Physical violence, intimidation, and harassment directed against members of the press continued in 2016. Soe Moe Tun from the Eleven Media Group was found beaten to death in December after reporting on the illegal logging industry. Two journalists were also threatened by bomb blasts outside their homes in Rakhine State and Kachin State, respectively. Investigations were pending at year’s end. Many journalists reported threats and harassment from Buddhist nationalist groups in response to coverage of the Muslim Rohingya minority. A journalist who was fired from the English-language Myanmar Times claimed that the government had pressured the paper to dismiss her following the October publication of an article on allegations that security forces had raped more than two dozen women in Rakhine State. The firing was said to come after a complaint by the Minister of Information about the report.
Economic Environment: 21 / 30 (↑1)
Although private ownership in the media sector has expanded in recent years, it remains highly concentrated, and state-affiliated outlets continue to hold a dominant position. Nevertheless, a number of private online and print outlets have been established in recent years. The country’s press corps is lively and growing, but largely young and undertrained.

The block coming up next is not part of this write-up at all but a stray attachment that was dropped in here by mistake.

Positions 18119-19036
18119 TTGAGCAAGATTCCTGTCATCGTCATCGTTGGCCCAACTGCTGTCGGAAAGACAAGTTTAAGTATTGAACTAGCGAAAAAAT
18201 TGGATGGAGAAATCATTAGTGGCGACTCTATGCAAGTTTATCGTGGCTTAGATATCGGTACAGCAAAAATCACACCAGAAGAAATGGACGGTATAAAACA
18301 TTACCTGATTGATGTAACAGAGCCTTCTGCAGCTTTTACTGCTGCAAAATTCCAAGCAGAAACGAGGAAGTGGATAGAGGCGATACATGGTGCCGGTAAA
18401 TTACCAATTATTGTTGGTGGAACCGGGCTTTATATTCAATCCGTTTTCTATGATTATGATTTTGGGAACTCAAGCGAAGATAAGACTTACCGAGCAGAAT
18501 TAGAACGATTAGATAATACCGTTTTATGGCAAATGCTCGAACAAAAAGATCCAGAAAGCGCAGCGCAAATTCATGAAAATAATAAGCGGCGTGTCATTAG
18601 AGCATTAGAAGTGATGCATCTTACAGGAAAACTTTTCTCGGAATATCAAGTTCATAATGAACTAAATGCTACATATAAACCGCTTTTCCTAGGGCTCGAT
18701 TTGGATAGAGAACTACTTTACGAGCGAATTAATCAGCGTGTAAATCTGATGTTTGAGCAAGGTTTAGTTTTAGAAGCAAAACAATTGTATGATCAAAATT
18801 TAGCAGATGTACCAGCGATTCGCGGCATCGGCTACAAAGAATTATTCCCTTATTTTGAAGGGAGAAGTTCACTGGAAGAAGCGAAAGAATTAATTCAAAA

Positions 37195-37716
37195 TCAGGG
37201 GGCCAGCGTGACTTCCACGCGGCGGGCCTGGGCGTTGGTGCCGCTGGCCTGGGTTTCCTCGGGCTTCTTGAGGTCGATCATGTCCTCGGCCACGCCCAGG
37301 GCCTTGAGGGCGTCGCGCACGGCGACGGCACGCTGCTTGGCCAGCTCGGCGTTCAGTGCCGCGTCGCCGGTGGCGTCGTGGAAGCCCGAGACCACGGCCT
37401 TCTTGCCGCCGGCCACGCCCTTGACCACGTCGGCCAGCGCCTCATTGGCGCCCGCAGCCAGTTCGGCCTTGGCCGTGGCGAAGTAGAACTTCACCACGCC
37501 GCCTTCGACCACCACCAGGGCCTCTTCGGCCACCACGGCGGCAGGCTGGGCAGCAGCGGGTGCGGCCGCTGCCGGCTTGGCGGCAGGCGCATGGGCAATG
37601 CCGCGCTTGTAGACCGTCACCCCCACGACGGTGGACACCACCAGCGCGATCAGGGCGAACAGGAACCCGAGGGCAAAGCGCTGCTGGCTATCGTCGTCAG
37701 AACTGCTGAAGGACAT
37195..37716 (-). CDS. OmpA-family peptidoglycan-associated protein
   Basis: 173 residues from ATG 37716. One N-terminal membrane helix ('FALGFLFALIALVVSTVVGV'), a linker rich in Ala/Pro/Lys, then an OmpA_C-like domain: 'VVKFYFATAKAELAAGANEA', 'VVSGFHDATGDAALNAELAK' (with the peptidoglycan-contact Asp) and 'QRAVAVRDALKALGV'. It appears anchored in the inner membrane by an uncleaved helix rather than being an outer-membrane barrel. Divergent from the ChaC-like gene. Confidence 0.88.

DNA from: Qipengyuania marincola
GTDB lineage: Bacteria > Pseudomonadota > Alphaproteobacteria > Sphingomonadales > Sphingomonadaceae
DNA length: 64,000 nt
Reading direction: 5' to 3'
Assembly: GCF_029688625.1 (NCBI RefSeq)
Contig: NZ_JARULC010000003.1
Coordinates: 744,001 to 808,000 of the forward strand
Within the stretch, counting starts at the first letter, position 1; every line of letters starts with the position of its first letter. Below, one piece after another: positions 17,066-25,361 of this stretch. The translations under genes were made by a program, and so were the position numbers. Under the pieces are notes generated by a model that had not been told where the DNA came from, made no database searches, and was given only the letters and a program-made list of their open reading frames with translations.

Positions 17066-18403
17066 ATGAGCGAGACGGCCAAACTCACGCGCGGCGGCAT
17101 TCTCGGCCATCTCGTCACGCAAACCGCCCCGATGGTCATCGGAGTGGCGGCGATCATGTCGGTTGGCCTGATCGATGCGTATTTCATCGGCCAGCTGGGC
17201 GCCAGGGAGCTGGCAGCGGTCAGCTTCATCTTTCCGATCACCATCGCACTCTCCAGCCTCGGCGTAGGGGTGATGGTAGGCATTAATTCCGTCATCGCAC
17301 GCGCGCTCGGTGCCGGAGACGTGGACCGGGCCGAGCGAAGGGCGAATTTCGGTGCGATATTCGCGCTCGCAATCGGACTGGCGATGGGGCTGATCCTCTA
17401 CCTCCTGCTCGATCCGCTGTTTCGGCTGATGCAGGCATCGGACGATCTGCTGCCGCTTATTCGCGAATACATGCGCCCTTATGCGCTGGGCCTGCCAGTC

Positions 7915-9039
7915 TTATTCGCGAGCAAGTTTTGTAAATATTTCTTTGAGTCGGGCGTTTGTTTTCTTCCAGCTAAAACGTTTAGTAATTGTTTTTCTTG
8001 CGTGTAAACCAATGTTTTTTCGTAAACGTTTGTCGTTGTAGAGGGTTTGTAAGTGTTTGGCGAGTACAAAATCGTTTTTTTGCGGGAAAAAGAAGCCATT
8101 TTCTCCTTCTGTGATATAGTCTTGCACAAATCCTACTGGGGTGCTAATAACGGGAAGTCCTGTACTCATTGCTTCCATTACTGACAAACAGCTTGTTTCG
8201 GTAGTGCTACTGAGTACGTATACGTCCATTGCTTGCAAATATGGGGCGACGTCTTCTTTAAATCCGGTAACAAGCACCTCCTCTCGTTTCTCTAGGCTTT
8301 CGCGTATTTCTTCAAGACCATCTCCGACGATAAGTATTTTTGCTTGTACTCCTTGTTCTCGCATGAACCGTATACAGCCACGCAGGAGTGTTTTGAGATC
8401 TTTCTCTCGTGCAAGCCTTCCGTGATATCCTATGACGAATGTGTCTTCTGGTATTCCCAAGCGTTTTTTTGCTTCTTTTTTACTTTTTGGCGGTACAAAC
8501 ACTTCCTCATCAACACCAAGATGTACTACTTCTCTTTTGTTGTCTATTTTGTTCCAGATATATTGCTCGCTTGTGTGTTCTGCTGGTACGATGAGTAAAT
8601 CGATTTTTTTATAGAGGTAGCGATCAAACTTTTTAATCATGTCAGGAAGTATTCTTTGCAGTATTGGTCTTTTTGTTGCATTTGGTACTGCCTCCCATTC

Most Burmese look to broadcast outlets for news. Broadcast media remain controlled by the state, although the Broadcast Law will permit diversified media ownership if implementing measures are passed. Six public television stations are available, with five controlled by the Ministry of Information and one by the armed forces. The eight domestic FM radio channels are controlled by the government or its allies. Radio programs transmitted from abroad by Voice of America and Radio Free Asia are accessible and popular. Because of high monthly subscription fees to access satellite television, many viewers install the receivers illegally.
Media ownership is generally transparent, but media literacy among the general population is low. High levels of poverty and illiteracy, along with poor infrastructure and distribution networks, mean that print media are accessible mainly in urban areas.
Infrastructure for production and distribution of print and broadcast media is largely monopolized by the state, so only those with significant resources can compete in the commercial market. The Mandalay Alinn Daily News and the daily Pyi Myanmar both halted production in 2016 due to a lack of funds.